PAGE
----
Lincoln-Zephyr - the First Successful Streamlined Car in America
Lincoln-Zephyr is a beautiful example of the streamline styling with Art Deco detailing. Designed by John Tjaarda, front end was reworked by Edsel Ford
Ford-owned Lincoln marque is traditionally associated with high-priced luxury, but back to 1936 it went to entry-level with its cheapest model to date – Zephyr. Launched at the 1936 New York Auto Show, the Zephyr thrilled with its daring, sleek design.
Like other prestige manufacturers, Lincoln needed a more moderately priced car to help it endure the tough times of the post-Depression era. They were looking for the answer to Cadillac's smaller LaSalle "companion car", the Chrysler Airstream, and Packard's entry level Packard One-Twenty. Lincoln responded with an introduction of the sleek Zephyr, that became the first successful streamlined car in America.
The Zephyr model name echoed that of the futuristically styled, steel-bodied diesel trains in operation on the Burlington Railroad. A locomotive called the Pioneer Zephyr, operated from 1934 and set several speed records during its time spent promoting rail travel in the US.
The Zephyr was a risky venture for the Lincoln, as aerodynamic styling has not paid off for the Chrysler in 1934 with its radical Airflow range. However, featuring Lincoln‘s first all steel unibody construction (monocoque), it proved that streamlining was the future. The sweeping, teardrop lines of the Zephyr were in marked contrast to offerings from other contemporary luxury manufacturers such as Cadillac and Packard. Today it is named as great example of the streamline styling with Art Deco detailing.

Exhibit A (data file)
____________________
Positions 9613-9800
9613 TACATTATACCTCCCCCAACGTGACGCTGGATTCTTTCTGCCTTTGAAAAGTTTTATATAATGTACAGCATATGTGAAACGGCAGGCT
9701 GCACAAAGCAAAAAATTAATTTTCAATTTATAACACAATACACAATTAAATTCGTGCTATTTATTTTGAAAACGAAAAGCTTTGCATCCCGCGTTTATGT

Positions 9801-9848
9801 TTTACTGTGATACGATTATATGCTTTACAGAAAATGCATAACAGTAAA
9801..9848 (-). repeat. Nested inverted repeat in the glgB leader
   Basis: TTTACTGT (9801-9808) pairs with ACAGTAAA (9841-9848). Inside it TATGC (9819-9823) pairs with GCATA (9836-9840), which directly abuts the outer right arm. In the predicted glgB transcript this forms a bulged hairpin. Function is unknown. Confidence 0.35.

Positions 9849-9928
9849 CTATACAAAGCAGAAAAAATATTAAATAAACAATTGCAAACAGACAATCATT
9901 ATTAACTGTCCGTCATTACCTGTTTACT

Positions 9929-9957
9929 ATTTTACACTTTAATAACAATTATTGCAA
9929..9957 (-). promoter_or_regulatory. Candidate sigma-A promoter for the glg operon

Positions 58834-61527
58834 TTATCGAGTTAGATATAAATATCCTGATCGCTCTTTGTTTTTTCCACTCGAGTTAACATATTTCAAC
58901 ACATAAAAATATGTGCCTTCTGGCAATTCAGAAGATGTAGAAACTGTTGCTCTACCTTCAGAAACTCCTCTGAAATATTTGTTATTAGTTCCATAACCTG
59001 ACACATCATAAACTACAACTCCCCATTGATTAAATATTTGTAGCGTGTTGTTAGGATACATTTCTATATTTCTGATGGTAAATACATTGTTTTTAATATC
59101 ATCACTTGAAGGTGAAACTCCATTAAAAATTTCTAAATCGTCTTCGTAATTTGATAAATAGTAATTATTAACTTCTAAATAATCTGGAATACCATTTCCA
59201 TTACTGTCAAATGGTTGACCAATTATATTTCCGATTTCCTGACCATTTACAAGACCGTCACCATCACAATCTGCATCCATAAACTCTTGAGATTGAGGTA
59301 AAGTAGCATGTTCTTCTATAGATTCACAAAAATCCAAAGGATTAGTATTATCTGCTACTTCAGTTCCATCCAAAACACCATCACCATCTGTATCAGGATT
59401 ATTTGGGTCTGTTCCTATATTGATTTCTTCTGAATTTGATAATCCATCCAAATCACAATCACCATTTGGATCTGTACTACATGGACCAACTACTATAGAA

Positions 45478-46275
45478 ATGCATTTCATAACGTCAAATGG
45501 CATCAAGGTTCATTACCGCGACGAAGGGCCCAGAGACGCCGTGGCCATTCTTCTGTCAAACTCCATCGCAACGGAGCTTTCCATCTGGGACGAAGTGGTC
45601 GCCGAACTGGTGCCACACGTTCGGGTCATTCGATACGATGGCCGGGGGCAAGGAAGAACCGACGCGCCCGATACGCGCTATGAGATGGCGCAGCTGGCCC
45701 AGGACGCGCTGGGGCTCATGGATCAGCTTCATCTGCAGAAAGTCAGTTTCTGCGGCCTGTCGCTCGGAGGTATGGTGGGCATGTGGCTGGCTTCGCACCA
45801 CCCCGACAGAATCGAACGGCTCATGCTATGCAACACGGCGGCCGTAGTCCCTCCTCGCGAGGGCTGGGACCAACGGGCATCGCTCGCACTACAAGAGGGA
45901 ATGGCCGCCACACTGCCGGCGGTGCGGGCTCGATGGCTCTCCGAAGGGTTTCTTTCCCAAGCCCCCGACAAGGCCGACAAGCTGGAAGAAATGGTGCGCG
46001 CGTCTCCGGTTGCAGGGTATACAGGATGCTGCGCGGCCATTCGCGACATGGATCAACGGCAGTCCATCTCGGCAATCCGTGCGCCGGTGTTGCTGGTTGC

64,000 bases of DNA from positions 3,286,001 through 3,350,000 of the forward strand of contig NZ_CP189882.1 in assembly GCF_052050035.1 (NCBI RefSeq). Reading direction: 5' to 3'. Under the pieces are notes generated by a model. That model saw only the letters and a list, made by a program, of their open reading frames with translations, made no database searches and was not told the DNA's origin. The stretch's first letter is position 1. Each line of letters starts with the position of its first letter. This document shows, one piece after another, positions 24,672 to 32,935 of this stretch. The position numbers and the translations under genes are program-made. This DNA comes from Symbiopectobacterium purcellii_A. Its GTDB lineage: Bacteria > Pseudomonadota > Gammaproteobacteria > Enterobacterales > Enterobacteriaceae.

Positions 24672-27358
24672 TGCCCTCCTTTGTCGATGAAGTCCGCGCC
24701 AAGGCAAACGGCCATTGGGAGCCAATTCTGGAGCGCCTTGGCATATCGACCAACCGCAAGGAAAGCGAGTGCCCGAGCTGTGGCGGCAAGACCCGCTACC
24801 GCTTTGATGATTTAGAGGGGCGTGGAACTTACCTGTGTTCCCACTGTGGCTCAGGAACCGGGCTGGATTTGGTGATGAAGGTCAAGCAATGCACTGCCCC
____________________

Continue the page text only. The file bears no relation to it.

The streamlined teardrop styling was originally credited to John Tjaarda of the Briggs Manufacturing Company that had supplied Ford and other car makers with bodies for several years. The Zephyr’s front end was then reworked by Edsel Ford and in-house designer Eugene “Bob” Gregorie. Their efforts mainly reflected in slatted, V-shaped grille, thet was like a design’s signature. The 1937 model was the first to incorporate a horizontal grille which remains an icon of Lincoln models today. Roof with gentle curve was efficient aerodynamically and erected bonnet ornament epitomized model‘s Art Deco styling.
The Lincoln-Zephyr was powered by a new, small V-12, 110 bhp engine derived from the standard Ford flathead V-8. Lincoln advertised it as a “silent, alert powerhouse” and it was the only engine of this type available in its sector at the time. The car‘s maximum speed was 90 mph or 145 km/h. In 1940 the power unit was expanded and generated an additional 10 bhp.
1939 Lincoln-Zephyr © Lincoln archive
Initially available as a two-door fastback sedan or four-door sedan coupe, a three-window coupe and a convertible coupe were added to the range in 1937. Despite being the cheapest Lincoln to date, there was no corner-cutting inside the Zephyr cockpit. Some models, mainly convertibles, were upholstered in leather and featured wooden dashboards. 1937-1940 the Zephyrs had an unusual layout with the main dials positioned in the centre of the dashboard; later the speedometer was moved in front of the driver.
The Zephyr was underpinned by a smart marketing move – offering cut-price luxury at a time when other top-end manufacturers were going to the wall. Base price for a four-door fastback sedan was USD 1,320 and a two-door counterpart called the "sedan coupe" was priced at USD 1,275. The best year was 1937, when Lincoln sold almost 30,000 units, so it’s no surprise that the Zephyr became one of the marque’s best-selling cars of the 1930s. However, parent Ford Motor was never happy with sales, because the Zephyr never achieved sufficient sales volume to put Lincoln in the same league with Cadillac and Packard. World War II put car production on hold and when it returned in 1946, the Zephyr name was dropped, but the car continued for two more years under the Lincoln badge, known just by their body styles - Sedan, Club Coupe, or Convertible Coupe - during the 1946-1948 model years.
1940 Lincoln-Zephyr Convertible © Lincoln archive
Author: Ted Marcus
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